“There’s too much green here,” my friend said as we entered a gallery at the de Young Museum last month. I had flown up to San Francisco to see an exhibition of David Hockney’s work from the last decade—oil, acrylic, and watercolor paintings, iPad and computer “drawings,” and video pieces.
That gallery in the de Young’s David Hockney: A Bigger Exhibition was filled with English landscape paintings. Almost every canvas included a passage of bright green. My friend, who is a painter herself, noted that it’s a tough color to use. It can dominate a painting—and it dominated that gallery.
As an art historian, I’ve been looking at Hockney’s work for nearly 30 years. Standing in that gallery, I wondered: Why is vibrant color, like green, characteristic of Hockney’s landscapes of Northern England?
I think it has to do with the nearly 30 years that he lived in L.A.
Yorkshire, where Hockney was born and raised, can be predominantly grey in certain seasons. I think those vibrant greens took root in L.A. and blossomed even more brightly on his return to England. It seems the lack of color there at some times of the year made the presence of color at other times dramatic in ways he hadn’t realized before.
Hockney brought with him to L.A. a solid British art education. He attended the Bradford School of Art in Yorkshire, and then the Royal College of Art in London, where he studied with Francis Bacon, among other visiting artists and faculty. He also regularly attended art exhibitions. London in the early ’60s gave him a taste of the international art scene.
Shortly after graduation, he began traveling the world. He visited New York City in 1961, and two years later, London’s Sunday Times commissioned him to make drawings in Egypt. Travel clearly stimulated his picture making. It also enlarged his worldview and made his reputation as an international artist.
In 1964, he made his first visit to L.A. and was fascinated by the idiosyncrasies of life here. That year, on February 11, he mailed a postcard from Santa Monica to his London dealer John Kasmin, proclaiming the temperature was 76 and that he had found “the world’s most beautiful city”… a “promised land.”
In his 1967 painting Lawn Being Sprinkled, Hockney marvels at the sort of everyday scene to which Angelenos are accustomed. In Hockney’s painting, the v-shaped mists of water create a pattern over the very green grass while a clear blue sky caps the view. The composition is a generalization—an abstraction almost—of the way we live here. The strangeness of this dry, desert paradise with its bright lawns and cultivated gardens and open lifestyle became a primary source of inspiration for his art-making.
Hockney made Los Angeles his permanent home in 1978. He lived here until 2005, when he returned to his native Yorkshire. But as of 2013, he has moved back to L.A. again. It will be interesting to see what lessons he brought back with him.
His return to California is a triumphant one; he has become a kind of modern old master. He’s an old master not only because this year he’ll turn 77, but also in the sense that art historians use that term as a kind of honorific. He’s a master painter who was trained in the solidly academic British tradition and who has learned from looking closely at work by historic artists ranging from Vermeer to Picasso. And finally, he’s an inveterate experimenter who constantly seeks to understand and master technologies both old and new that can be used for the making of art.
After seeing the de Young exhibition, I wanted to compare his work made in L.A. to that done away from here. So I visited Los Angeles County Museum of Art (LACMA), where one of his masterpieces is on permanent view.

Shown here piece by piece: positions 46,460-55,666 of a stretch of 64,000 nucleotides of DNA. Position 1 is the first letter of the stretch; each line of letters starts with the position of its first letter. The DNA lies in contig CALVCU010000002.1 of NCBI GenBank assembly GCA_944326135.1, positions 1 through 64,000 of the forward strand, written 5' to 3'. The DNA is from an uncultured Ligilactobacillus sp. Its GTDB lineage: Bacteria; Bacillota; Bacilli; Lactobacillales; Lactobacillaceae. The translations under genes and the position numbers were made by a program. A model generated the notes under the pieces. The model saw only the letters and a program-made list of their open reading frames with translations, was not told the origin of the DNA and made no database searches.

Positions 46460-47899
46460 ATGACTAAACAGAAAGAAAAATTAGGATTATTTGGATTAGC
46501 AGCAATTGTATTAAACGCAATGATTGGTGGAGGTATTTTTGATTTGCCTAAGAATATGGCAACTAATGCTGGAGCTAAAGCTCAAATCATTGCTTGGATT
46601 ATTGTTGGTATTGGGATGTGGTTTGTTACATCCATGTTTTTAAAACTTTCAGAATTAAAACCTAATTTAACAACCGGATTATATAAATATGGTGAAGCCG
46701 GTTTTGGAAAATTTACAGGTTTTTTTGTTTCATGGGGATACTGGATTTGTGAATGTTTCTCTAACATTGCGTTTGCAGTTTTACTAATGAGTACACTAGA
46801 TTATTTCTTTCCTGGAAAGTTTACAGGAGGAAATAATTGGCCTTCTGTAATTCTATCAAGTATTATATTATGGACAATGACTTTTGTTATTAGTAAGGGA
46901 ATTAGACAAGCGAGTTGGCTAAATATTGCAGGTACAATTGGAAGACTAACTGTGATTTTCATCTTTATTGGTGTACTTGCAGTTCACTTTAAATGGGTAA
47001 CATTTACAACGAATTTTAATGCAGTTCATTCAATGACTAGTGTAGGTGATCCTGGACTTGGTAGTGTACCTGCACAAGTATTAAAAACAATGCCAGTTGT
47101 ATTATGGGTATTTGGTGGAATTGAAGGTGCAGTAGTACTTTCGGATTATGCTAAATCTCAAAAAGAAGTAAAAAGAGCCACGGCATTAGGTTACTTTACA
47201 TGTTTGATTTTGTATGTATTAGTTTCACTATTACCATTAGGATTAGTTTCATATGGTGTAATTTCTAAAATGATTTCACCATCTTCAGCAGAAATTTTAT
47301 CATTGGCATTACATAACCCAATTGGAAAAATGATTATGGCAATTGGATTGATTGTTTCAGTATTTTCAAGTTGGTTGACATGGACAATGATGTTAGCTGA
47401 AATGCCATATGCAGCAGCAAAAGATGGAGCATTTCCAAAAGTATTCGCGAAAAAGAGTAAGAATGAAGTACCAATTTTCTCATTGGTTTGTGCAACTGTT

Mulholland Drive, The Road to the Studio (1980) is pure L.A., a celebration of light, color, topography, and man’s imprint on the natural environment. This billboard-sized painting of an undulating road follows Hockney’s daily drive from his home in the Hollywood Hills to his studio on Santa Monica Boulevard. Shifting perspectives take the viewer in and out of the curving road and up and down the hillside. The painting depicts what Hockney saw on this familiar drive—tennis courts, a swimming pool, cypress and palm trees, and the grid layout of the Valley. It’s both a map and a huge landscape whose multiple perspectives reveal the crazy-quilt mix that makes this place unique.
Mulholland Drive is also a riot of saturated SoCal colors—blue, green, orange, red, purple. It shows his full repertoire of “mark making,” or applications of paint to a canvas: a quick dash, a long sweeping line, a dot, a scrape. Hockney used numerous techniques and created different textures to describe the topography and features.
While at LACMA, I also spent time with Hockney’s installation of Seven Yorkshire Landscape Videos (2011). The fixed perspective he uses for the English multi-screen videos offer a stable, “bigger” picture of the flat expanse of his native countryside. There’s no up and down and curving around here. The roads are straight and narrow, and the near and far are seen from one vantage point.
Painting different seasons, he finds different light effects, creates open vistas with breathing space, and fixes a perspective to show an underlying structure. Hockney seems infatuated with spring and summer—when the greens are greener and in abundance. Those are the seasons of growth, new life, and the cycle starting over again.
For Angelenos who don’t have time for a trip to San Francisco to see the exhibition at the de Young Museum before it closes January 20, I recommend a visit to LACMA. It’s worthwhile to compare Hockney’s L.A. painting of Mulholland Drive with the multi-screen video of Northern England. One is a roller-coaster ride, and the other is an intimate view from a single perch. One is derived from the thrill of a new experience, while the other is embedded in memory that’s newly stimulated.
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